It’s never worth having something in your home if it’s going to hold you back from living a happy life. Nothing in clutter is ever going to make you happy — not now, and certainly not one year from now, when you’ll still be looking at those same piles of junk every single day.

If you’re afraid you’ll declutter too much, don’t worry about it. It’s doubtful you’ll ever miss anything you decluttered. I’ve decluttered more stuff than I own at this point, and I can list all the things I miss on one hand. The benefits of decluttering all that stuff far outweigh the cost.

You’ll know when you’re done decluttering by the feeling. When you’re done decluttering, your space will feel ten times emptier than it did before. Instead of feeling deprived, you’ll feel a sense of freedom and lightness.

Decluttering should never feel like a punishment — if it does, you’re doing something wrong. Sometimes people seem so into decluttering they almost want to punish themselves. Decluttering is about bringing order out of chaos and feeling good about yourself, not forcing yourself to live without things you want.

What to Do with Your Decluttered Items (That Won’t Hurt the Environment)

Most of what you’ve decided to declutter are probably still in excellent condition. In our consumerist culture, it’s easy to buy far more than we need. You don’t need to chuck these items into a landfill and worsen the globe’s environmental problem to have a home you love.

Start by asking friends and family if they might want anything you’re decluttering. Give away things you don’t need anymore to people who might make use of them. It’s a great way to clear out clutter and help other people at the same time — win-win. Make sure to ask any friends and family members who are poor and/or frugal. You’ll be surprised by what people might want. Many of the clothes in my closet right now I got for free from friends who wear the same size clothes. When my grandmother wanted to get rid of her air fryer, she gave it to my boyfriend, who joyfully makes himself buffalo wings in it all the time.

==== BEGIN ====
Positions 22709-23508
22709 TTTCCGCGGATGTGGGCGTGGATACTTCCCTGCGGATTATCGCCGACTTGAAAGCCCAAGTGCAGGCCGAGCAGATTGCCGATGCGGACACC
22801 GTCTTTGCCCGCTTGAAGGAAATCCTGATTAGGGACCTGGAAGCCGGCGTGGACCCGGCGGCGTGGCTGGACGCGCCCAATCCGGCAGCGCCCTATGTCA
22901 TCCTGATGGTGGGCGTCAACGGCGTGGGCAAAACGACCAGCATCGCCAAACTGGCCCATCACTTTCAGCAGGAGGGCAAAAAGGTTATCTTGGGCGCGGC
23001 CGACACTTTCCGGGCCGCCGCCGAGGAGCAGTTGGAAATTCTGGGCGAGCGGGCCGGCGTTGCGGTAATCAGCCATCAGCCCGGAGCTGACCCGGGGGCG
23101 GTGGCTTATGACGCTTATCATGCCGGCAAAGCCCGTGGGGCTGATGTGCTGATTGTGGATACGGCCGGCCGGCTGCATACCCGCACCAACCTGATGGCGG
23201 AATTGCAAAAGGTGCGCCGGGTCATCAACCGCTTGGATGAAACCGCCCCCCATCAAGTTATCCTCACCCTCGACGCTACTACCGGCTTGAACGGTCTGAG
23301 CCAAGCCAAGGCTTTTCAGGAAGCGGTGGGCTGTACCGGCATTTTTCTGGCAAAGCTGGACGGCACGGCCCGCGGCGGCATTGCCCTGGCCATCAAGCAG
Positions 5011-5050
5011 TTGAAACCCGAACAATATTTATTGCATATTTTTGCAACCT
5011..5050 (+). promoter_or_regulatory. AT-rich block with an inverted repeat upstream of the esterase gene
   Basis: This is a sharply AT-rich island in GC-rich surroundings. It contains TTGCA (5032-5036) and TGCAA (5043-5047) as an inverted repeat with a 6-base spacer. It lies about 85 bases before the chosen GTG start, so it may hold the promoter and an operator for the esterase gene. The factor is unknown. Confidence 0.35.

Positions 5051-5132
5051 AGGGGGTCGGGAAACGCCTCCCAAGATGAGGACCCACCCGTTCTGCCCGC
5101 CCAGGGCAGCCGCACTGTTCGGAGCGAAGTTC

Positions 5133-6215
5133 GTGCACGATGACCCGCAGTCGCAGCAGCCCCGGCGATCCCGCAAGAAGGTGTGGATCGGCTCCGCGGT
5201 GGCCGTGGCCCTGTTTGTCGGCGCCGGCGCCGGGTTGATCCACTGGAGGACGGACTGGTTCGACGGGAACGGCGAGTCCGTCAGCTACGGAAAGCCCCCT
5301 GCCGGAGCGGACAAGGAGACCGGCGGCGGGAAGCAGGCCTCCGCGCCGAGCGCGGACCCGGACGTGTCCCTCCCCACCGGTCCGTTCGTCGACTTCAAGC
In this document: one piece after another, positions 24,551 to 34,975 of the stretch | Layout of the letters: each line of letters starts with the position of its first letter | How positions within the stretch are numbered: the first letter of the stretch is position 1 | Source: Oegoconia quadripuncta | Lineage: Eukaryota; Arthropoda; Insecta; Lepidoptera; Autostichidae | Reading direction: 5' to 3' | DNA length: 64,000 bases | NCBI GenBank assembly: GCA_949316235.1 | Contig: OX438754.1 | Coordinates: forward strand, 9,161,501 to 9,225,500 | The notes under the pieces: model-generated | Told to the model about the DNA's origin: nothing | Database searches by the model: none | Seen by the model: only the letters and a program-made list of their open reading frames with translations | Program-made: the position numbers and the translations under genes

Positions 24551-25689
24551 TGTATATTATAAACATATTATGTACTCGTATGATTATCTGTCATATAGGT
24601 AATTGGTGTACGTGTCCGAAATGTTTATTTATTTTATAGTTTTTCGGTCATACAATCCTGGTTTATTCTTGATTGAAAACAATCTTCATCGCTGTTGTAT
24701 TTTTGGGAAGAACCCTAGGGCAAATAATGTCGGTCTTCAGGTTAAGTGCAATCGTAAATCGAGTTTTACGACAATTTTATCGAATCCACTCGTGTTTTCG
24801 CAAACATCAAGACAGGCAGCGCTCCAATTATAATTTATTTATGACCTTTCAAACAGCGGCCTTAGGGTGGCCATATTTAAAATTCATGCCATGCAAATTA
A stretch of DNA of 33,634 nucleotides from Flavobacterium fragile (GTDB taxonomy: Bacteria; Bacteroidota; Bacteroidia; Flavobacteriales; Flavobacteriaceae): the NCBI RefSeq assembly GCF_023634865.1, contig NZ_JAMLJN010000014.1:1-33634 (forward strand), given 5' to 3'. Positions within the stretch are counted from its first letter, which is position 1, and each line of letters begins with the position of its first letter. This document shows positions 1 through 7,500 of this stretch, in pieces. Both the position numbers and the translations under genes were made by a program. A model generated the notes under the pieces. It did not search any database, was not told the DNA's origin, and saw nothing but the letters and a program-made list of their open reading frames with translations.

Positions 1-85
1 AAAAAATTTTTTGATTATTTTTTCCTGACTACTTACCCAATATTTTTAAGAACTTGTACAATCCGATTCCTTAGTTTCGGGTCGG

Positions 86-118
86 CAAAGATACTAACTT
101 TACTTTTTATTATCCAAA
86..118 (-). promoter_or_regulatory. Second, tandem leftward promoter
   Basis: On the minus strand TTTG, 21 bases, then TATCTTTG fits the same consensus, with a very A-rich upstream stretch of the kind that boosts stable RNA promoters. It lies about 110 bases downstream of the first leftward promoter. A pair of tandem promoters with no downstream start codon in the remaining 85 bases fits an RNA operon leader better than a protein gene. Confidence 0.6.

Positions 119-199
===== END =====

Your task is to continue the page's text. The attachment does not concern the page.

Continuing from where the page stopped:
Any clothes your friends don’t want, you can take to a consignment shop to re-sell. You can also take appliances, furniture, and home goods to consignment shops as well. There is an entire market for people who choose only to buy secondhand goods because it’s cheaper and better for the environment.

When you’re done giving away things to friends, family, and consignment shops, then you can consider donating the rest. Donated goods often end up in landfills, but not if you pick your charity carefully. Local charities are usually much better about making sure donated goods get into the hands of people who can use them.

The nicest thing about decluttering is that you’ll notice you’re not losing anything. You’re gaining something better instead. You’re gaining back your space and your freedom. And once this happens, there’s no going back. You can wake up with a sense of purpose every single day once you’ve made enough room for the things that truly matter in life, like family, friends, and hobbies. Sometimes, we have to create space so we can see what we were missing all along.

Why Your Phone and Email Need Decluttered, Too

While most people think of decluttering physical clutter when they bring up the idea of getting organized, it’s also vital to declutter your digital life. Most people’s email inboxes are swamped with unread emails, and beeping apps on their phones suck up hours of their time every day.